The gist of a cause of action of this kind is the enticing or taking away of the husband or the wife and the alienation of his or her affections. Humphrey v. Pope, 122 Cal. 253, 54 P. 847. And it has been held that the word “entice” means to lure, induce, tempt, incite, or persuade a person to do a thing. It is sufficient if it be shown that the conduct of a defendant led to a separation of the spouses and was intentional and wrongful; and it is no defense that such conduct was not the sole cause of the separation and loss of affection, proof that it was the procuring or controlling cause being all that it required. Rogers v. Haines, 104 Cal. App. 191, 285 P. 412. However, as declared in the leading case of Scott v. O'Brien, 129 Ky. 1, 110 S. W. 260, 262, 16 L. R. A. (N. S.) 742, 130 Am. St. Rep. 419, it is well settled that there is no ground for action where a spouse voluntarily gives his or her affection to another, the latter doing nothing wrongfully to win such affection. That is to say, in order to establish liability it must be shown that the defendant is the enticer, and mere proof of abandonment, or that the husband or wife may be maintaining an improper relation with another, is not sufficient. In this regard the court in that case goes on to say: “In 15 Am. and Eng. Ency. of Law, p. 895, the rule is thus stated: ‘In order to sustain an action for the alienation of the husband's affections it must appear, in addition to the fact of alienation or the fact of the husband's infatuation for the defendant, that there had been a direct interference on the defendant's part, sufficient to satisfy the jury that the alienation was caused by the defendant, and the burden of proof is on the plaintiff to show such interference.’ Again, on page 866, it is said: ‘But to maintain this action it must be established that the husband was induced to abandon the wife by some active interference on the part of the defendant.’ In 3 Elliott on Evidence, § 1643, it is said: ‘To entitle the plaintiff to recover in an action for alienating affections, the burden of proof is upon the plaintiff, and the plaintiff must show that there was a direct interference upon the part of the defendant that not only was there infatuation of the husband or wife for the defendant, but that the defendant by wrongful act was the cause of it.’ In the case of Waldron v. Waldron (C. C.) 45 F. 315, the court, in an elaborate discussion of the question, said: ‘* * * If the husband alienated his own affections from his wife, or if alienated by the plaintiff's own conduct, or both, without the interference of defendant, or if they were alienated by any other cause known or unknown, over which defendant had no control or exercised no intentional direction or influence, then the plaintiff, howsoever unfortunate or wronged, cannot recover damages from the defendant.”’ See, also, 13 R. C. L. 1464, and 30 C. J. 1123.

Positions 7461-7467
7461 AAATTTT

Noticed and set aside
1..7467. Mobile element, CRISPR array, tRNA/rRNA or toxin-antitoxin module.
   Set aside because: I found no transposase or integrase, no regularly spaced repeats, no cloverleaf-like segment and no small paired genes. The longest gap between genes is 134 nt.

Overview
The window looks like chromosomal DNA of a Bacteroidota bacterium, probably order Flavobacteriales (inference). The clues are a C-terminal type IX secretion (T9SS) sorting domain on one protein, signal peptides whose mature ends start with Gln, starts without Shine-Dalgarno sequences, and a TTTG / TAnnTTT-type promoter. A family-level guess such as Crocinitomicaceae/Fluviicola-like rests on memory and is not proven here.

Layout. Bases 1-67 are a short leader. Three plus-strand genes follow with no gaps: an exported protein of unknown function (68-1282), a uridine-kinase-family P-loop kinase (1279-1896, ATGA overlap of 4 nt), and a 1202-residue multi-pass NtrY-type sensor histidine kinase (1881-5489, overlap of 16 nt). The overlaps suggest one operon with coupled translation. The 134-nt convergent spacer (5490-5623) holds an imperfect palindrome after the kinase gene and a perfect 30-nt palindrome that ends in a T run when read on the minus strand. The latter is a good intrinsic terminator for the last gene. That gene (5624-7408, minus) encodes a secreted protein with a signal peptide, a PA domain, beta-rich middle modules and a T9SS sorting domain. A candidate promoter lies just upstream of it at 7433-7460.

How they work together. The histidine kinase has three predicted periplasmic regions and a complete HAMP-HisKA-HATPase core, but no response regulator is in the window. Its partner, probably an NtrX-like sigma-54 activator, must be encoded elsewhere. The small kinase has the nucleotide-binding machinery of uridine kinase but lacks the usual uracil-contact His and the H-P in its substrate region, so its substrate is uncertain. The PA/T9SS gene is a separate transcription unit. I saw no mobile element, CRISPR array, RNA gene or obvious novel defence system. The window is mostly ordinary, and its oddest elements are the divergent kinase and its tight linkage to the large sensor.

In the present case the evidence established that plaintiff's husband took his departure from the family dwelling in February, 1932, which was about four months prior to the filing of the complaint herein, and that at the time of trial, on November 2, 1932, he was still living separate and apart from her; furthermore, that for about a year prior to such separation and apparently up to the time of the commencement of this action defendant, a personal acquaintance of the Berger family of some two years standing, had been the recipient of Berger's attentions, some of which, at the beginning, were of a clandestine nature. But the record contains no affirmative evidence that defendant ever expressly suggested, encouraged, or persuaded Berger to leave his wife; and as will hereinafter be seen, the circumstances from which the jury drew its conclusion that she had done so, appear to be more persuasive of the belief that Berger's action in moving out of the family dwelling was not influenced by any active interference on defendant's part, but was due entirely to his own voluntary act brought about solely by matrimonial differences which had been going on between Berger and his wife years before they ever met defendant. Consequently, when the evidence is tested by the legal rules above set forth, it becomes apparent that plaintiff did not present, as her counsel contend, a strong case; and while we cannot say that the state of the evidence is such as would justify us in holding as matter of law that the jury's conclusion is wholly unsupported, the fact remains that on account of defendant's absence from the trial, such conclusion was reached after hearing only one side of the case. Therefore, in view of the apparent weakness of plaintiff's case, a serious question is presented as to whether the uncontroverted facts set forth in defendant's affidavit as to the circumstances under which she claims the cause was brought to trial during her absence did not entitle her, as a matter of law, to the relief sought by her motion to set aside the judgment; and a fair consideration of this latter question would seem to require a review of the main features of the evidence.